No, Mr. Speaker. I must protest. My speeches are of record, and my hon. friaind did not hear them. I made speeches, and they were reported correctly, and they were not along the lines indicated by him.
But the Minister of Railways is imbued with some peculiar ideas. I think he must have brought some of his free trade ideas with him when he came to this country and he has not yet been able to adapt himself to conditions such as he finds them even in the great western land. I thought he went rather out of his way yesterday to make a somewhat wanton attack on the members who sit in the southeast of the chamber. I have had Progressives in my riding and I will always give them credit for this, that in whatever else I may not be able to agree with them I do believe that they are honest in their convictions and that they try to do what they think is right.
I have only forty minutes, and interruptions curtail the time at my disposal. I am quite willing to leave it to the house, and even to members on the minister's side, to read Hansard and see what he did say. Perhaps the minister himself has not read Hansard and is not aware of what he said yesterday. I should not wonder, if he read Hansard, that he himself would be surprised to discover what he said. He went a little too far and said just a little bit more 56103-60*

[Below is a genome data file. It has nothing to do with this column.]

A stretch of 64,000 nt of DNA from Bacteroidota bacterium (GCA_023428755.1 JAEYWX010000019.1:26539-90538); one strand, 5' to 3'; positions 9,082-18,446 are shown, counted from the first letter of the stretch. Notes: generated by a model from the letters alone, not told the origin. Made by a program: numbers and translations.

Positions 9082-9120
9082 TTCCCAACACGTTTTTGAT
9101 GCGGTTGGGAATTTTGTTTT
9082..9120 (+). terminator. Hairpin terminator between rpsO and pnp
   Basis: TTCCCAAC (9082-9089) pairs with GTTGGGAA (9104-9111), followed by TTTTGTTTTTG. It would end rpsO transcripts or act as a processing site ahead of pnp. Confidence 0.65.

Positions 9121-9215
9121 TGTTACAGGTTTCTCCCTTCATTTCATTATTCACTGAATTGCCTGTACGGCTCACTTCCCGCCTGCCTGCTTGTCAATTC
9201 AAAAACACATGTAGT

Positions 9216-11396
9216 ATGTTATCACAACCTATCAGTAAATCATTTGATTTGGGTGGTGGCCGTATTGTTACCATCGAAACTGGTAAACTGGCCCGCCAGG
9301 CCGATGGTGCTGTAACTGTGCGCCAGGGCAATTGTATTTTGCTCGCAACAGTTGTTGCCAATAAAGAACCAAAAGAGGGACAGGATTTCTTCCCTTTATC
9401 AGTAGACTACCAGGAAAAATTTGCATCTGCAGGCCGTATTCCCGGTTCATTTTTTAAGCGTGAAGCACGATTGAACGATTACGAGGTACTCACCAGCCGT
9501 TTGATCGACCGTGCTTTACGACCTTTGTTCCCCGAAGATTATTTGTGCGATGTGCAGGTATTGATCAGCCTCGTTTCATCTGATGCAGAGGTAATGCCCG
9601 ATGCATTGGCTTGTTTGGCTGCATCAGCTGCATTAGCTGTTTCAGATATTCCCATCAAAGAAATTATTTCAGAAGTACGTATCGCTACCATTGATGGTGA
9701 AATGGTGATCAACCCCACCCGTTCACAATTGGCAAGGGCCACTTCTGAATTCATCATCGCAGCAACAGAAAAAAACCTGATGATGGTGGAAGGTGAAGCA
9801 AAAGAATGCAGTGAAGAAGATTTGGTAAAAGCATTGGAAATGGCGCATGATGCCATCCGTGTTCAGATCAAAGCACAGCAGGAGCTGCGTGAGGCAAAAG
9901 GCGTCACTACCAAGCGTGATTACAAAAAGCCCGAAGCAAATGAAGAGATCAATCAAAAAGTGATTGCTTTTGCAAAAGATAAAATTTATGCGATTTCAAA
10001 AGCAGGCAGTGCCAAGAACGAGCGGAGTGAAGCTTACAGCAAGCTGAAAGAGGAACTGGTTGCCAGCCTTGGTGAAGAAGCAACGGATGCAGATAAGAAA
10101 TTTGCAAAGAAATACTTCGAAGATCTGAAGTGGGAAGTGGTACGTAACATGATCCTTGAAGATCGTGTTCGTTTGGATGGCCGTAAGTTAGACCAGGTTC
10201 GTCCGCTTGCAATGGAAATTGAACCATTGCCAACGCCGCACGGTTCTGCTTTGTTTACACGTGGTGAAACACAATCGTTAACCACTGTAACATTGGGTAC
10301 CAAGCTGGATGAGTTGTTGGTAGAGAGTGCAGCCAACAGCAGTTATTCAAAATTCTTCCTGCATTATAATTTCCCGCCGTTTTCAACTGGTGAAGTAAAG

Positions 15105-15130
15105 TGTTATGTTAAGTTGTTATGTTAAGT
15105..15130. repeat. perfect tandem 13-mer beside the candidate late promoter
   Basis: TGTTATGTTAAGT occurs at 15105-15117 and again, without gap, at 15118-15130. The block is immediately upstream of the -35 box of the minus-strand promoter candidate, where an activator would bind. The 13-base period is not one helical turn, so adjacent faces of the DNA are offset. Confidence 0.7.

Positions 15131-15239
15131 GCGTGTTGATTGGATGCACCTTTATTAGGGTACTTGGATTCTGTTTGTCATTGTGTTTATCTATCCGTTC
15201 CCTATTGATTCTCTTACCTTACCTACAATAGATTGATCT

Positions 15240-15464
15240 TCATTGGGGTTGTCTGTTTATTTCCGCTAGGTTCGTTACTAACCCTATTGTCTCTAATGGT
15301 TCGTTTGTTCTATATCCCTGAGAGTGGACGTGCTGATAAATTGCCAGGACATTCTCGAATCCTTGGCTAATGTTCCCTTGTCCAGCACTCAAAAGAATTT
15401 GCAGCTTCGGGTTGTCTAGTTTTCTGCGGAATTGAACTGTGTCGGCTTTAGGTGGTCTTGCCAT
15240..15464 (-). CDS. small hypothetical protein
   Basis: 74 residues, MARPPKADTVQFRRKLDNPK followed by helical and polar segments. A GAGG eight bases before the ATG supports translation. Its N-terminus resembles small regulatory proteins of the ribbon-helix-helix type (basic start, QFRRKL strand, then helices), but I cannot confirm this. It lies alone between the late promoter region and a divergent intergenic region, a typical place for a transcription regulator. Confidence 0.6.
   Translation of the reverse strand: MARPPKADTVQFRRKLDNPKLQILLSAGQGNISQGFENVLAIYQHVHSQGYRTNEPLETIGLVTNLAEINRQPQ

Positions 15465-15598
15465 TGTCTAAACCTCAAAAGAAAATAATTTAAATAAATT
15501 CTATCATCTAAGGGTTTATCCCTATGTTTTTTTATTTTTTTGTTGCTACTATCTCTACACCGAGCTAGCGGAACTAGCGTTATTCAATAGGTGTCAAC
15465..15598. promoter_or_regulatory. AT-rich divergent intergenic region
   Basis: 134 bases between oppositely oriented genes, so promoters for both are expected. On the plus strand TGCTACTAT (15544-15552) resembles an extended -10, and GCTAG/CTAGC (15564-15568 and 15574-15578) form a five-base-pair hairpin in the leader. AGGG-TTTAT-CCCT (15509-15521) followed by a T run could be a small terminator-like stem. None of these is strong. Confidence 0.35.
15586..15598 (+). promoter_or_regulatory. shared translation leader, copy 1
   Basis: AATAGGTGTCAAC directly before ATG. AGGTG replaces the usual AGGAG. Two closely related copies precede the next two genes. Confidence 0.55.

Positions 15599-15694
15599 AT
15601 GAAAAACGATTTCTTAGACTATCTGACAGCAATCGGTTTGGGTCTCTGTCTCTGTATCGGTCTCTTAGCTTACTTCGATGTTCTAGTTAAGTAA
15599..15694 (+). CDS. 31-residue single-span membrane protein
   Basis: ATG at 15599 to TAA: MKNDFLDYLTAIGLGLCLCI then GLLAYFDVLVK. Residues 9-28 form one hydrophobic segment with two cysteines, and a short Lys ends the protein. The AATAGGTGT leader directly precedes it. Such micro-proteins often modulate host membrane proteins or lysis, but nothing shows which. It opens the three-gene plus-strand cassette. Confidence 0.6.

than perhaps some of his colleagues were anxious to have him say. However, that is my personal opinion.
Mr. COTNAM;: I do not know what the people would have done if the genial Minister of Agriculture had told the agricultural community of my constituency just how the Australian treaty worked out to their advantage. Possibly, had he done so, it would have meant three or four hundred more of a majority for me. I should like him to go into my constituency and tell the mixed farmers of that riding how the treaty is operating to their benefit.